Not only can basic income make people feel better about their finances, but it can also make them feel better about society, according to a new report from Kela, the government agency behind Finland’s recently wrapped two-year-long basic income experiment.
“Respondents who received a basic income had more trust in other people and in societal institutions” than people who didn’t receive payments, Kela wrote in the report — a finding that suggests basic income may lead to increased trust in police, politicians, and similar groups.
In the report, Kela describes how it surveyed the 2,000 unemployed Finns receiving a no-strings-attached monthly payment, asking them to rate their trust in various entities on a scale of 0 to 10, with 0 signifying no trust at all and 10 meaning complete trust.
When they compared these ratings against a control group, they found that the people receiving the payments reported a higher level of trust in other people, politicians, political parties, courts, and the police.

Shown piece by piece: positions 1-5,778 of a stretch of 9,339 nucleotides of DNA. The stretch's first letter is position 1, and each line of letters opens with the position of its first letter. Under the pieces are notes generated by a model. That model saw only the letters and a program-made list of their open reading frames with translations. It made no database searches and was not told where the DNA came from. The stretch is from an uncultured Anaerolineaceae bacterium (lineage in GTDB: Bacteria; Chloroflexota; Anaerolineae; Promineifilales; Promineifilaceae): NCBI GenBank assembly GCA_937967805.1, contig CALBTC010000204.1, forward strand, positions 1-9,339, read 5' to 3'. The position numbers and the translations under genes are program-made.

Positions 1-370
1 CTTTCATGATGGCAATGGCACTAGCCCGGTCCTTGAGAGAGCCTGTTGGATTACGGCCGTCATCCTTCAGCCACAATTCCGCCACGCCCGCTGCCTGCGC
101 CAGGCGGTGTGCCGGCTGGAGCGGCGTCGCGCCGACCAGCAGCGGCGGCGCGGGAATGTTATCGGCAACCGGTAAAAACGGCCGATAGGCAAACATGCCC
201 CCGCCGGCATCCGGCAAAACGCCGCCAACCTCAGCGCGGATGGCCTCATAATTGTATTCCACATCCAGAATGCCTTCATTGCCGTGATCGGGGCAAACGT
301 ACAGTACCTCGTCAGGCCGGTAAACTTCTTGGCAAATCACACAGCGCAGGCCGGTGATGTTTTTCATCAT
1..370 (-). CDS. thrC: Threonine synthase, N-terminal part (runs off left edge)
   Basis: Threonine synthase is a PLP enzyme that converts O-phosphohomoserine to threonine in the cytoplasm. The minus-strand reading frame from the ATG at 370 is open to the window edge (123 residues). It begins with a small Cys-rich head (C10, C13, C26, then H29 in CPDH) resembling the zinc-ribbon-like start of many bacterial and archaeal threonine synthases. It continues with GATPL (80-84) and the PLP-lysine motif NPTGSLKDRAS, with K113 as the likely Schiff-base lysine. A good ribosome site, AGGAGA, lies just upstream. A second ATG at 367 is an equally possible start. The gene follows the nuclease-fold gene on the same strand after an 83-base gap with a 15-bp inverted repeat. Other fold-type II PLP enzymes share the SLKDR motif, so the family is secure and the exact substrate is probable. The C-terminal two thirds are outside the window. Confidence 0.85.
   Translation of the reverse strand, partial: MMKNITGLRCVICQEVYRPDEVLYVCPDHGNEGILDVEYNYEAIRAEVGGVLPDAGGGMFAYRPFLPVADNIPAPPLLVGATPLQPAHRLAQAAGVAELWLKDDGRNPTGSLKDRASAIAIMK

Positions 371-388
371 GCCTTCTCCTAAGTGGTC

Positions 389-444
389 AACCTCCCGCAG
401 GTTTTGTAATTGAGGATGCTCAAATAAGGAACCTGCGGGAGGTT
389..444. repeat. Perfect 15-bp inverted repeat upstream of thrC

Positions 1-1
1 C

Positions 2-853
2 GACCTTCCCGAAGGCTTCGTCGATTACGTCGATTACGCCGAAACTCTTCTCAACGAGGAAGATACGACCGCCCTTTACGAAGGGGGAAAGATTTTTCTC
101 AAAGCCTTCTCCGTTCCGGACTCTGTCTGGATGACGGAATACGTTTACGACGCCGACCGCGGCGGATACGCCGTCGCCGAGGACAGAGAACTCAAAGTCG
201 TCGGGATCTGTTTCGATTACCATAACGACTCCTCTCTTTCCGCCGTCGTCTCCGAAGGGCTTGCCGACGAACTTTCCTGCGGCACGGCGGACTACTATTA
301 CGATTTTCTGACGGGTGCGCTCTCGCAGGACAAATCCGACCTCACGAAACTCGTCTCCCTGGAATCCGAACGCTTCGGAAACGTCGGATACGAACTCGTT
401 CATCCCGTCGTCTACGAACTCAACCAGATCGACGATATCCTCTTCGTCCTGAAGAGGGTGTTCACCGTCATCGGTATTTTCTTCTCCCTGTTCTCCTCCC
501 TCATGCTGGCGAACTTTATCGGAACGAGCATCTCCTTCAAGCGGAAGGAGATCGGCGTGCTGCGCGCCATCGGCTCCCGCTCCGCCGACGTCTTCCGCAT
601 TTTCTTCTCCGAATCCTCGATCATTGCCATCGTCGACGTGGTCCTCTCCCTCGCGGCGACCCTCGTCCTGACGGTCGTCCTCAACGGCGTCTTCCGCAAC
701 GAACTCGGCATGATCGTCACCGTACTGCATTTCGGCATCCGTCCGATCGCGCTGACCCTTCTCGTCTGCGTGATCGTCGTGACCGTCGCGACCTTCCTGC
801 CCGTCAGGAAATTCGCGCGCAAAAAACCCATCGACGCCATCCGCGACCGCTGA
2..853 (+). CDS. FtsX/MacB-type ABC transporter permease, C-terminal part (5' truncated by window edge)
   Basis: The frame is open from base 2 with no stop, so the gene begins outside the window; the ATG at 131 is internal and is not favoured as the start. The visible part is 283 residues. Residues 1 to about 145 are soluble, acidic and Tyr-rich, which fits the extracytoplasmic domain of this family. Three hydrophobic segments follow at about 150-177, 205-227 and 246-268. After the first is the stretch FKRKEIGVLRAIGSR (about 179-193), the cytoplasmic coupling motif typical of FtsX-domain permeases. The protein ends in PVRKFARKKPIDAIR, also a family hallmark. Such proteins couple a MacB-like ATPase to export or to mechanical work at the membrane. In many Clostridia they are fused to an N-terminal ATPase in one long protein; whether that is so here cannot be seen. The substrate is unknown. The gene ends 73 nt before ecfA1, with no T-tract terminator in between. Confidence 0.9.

The difference in trust between the groups wasn’t huge — the basic income group typically rated their trust between .3 and .5 points higher — but it was consistent.
Given that past research has shown that trust is an essential component of a healthy society, this finding suggests that basic income has the potential to not only help individuals thrive, but society as well.
More on basic income: Study: Universal Basic Income Won’t Make People Work Less